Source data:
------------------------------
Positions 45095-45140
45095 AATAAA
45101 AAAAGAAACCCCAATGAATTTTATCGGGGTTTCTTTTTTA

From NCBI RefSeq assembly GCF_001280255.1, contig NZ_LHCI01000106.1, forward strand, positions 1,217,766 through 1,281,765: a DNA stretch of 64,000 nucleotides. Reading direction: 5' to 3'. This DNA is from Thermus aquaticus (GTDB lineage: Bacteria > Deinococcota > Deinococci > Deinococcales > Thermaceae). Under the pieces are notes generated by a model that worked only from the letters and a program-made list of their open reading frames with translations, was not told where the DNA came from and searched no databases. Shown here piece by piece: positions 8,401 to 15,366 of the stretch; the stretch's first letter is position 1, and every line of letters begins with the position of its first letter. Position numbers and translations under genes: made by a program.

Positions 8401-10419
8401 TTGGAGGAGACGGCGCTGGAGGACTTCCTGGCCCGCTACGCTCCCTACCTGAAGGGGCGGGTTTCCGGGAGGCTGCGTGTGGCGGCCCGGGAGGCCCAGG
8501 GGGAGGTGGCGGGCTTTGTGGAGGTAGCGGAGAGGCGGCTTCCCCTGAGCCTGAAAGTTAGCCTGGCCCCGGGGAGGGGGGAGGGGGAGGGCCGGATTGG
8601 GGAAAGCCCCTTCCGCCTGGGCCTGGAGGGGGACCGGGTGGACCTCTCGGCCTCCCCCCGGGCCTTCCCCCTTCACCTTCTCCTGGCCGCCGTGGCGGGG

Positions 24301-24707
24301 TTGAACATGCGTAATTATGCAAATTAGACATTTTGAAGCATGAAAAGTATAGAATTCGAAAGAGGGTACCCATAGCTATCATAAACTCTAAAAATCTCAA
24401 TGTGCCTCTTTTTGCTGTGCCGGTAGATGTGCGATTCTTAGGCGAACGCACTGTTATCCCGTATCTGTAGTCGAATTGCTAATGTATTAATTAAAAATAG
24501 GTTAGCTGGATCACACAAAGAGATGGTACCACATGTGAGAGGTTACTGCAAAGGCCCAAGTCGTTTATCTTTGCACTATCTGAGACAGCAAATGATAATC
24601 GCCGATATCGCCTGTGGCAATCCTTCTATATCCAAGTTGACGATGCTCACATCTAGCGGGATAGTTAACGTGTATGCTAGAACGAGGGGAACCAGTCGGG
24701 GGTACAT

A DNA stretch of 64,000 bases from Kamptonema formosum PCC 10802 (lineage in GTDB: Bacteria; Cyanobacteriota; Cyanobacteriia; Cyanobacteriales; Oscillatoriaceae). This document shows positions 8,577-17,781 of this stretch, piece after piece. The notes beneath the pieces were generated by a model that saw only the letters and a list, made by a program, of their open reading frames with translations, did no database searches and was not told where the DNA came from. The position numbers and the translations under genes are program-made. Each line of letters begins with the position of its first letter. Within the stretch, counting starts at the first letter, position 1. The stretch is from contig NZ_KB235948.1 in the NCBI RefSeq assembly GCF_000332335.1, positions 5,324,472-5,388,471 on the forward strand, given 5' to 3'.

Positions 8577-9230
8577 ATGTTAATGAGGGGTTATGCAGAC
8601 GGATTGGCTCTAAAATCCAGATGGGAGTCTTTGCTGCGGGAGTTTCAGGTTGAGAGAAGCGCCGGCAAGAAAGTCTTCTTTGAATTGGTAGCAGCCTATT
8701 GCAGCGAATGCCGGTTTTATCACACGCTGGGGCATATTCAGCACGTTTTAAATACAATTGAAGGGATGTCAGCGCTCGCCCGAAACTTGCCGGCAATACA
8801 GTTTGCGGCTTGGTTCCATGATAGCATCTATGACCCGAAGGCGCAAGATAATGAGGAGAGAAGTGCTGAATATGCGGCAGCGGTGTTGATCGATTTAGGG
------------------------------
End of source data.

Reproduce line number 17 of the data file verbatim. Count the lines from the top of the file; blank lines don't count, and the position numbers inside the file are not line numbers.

8577 ATGTTAATGAGGGGTTATGCAGAC